Oesophageal varices are varicosities of branches of the azygos vein which anastomose with tributaries of the portal vein in the lower oesophagus, due to portal hypertension in conditions such as cirrhosis of the liver.
Only about 30% of patients with varices ever bleed. There is more likelihood of bleeding with increasing size of the varicosities.
Gastroesophageal varices (gastric varices) are present in 50% of cirrhotics, and approximately 25% of patients with portal hypertension have gastric varices
- commonly classified as GOVs (gastric varices in continuity with esophageal
varices) and isolated gastric varices (IGVs)
- further divided into GOV1 (GOVs along the lesser curve of the stomach), GOV2 (GOVs along the fundus), IGV1 (IGVs in the fundus), and IGV2 (IGVs in the gastric body, pylorus, or antrum)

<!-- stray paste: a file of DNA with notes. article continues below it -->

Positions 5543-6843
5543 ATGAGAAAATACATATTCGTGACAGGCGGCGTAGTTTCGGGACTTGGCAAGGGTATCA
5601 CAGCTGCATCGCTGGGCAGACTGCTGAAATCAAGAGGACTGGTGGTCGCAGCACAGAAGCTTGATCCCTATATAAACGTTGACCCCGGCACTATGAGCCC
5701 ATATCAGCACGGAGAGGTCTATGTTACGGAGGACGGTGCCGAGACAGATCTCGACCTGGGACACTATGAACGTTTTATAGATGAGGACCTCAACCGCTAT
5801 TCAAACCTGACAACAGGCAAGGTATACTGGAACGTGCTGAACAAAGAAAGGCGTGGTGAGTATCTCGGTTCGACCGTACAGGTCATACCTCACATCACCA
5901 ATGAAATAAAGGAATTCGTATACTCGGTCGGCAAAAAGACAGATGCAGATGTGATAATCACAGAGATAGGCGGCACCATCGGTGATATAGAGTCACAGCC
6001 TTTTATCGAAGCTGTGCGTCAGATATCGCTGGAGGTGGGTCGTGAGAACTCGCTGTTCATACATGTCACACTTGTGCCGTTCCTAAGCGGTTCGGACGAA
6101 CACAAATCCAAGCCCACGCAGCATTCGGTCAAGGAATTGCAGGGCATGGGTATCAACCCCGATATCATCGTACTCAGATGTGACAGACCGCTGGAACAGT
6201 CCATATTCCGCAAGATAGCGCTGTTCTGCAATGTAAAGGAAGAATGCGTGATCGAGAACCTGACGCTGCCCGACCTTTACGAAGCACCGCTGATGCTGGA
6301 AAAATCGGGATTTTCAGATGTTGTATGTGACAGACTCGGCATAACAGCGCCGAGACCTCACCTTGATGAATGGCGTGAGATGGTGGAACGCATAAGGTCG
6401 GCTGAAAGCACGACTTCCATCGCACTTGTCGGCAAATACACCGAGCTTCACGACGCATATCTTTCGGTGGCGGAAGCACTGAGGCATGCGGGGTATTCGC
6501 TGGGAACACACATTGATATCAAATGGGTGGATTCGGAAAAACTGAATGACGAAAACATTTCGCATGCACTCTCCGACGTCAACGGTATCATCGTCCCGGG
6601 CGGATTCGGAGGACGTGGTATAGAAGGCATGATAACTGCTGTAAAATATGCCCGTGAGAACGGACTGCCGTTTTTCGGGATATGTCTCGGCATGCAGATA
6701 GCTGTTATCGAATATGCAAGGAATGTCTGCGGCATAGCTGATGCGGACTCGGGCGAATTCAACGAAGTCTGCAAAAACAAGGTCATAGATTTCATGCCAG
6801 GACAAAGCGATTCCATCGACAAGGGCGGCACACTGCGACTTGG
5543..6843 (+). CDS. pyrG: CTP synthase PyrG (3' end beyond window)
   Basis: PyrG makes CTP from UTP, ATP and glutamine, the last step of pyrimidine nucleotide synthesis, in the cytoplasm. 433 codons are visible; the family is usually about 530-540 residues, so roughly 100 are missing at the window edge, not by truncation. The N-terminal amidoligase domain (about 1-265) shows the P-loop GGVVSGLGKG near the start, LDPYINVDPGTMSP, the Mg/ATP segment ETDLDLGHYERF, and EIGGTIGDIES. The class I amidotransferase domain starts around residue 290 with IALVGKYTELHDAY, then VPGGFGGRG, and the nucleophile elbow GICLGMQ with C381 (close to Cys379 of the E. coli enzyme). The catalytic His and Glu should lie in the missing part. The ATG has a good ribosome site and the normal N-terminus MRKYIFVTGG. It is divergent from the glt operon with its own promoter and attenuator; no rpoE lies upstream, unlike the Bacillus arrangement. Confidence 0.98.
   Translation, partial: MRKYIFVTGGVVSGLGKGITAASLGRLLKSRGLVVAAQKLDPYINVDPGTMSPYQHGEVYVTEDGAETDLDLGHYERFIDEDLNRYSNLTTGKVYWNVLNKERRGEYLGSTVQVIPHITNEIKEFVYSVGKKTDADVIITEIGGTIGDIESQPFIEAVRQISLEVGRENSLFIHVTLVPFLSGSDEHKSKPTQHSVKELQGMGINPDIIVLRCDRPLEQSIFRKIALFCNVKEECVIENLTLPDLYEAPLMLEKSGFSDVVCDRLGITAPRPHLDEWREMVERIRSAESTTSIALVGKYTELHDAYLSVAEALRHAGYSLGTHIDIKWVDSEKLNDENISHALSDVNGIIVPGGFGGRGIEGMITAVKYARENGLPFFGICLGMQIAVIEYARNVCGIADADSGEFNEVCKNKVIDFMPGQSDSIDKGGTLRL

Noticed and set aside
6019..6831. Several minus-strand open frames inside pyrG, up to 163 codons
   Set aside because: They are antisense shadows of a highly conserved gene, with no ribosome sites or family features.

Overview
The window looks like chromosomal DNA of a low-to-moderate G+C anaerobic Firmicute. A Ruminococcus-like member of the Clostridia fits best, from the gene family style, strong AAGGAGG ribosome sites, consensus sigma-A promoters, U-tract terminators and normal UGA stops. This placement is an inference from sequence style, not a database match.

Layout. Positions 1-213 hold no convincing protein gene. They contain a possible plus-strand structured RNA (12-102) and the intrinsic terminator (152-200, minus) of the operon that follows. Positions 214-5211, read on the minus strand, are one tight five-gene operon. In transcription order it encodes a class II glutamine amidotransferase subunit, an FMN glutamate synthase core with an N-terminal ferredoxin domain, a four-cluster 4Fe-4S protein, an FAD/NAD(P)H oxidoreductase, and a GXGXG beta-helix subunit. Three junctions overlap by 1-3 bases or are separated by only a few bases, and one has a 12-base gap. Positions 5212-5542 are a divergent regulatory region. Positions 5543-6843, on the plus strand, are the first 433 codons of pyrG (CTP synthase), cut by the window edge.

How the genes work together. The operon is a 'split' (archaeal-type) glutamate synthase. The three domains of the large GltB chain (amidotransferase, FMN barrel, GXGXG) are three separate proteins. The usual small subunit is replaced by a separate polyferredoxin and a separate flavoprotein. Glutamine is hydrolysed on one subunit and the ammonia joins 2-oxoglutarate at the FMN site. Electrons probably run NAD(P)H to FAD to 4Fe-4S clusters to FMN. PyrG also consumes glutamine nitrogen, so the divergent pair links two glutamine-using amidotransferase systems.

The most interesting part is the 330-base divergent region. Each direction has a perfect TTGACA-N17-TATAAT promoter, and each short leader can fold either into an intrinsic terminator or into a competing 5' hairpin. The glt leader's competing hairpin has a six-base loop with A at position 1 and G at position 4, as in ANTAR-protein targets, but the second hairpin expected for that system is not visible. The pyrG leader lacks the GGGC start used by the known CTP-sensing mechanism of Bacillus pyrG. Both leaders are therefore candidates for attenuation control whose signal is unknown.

- although the prevalence and risk of bleeding of gastric varices are lower than those of esophageal varices, gastric variceal bleeding tends to be more severe, requires more transfusions, and is associated with higher mortality (approx 45%)
- gastric varices tend to be larger and more tortuous compared with oesophageal varices, characteristics that, combined with their anatomical location (particularly fundic varices), make endoscopic management more challenging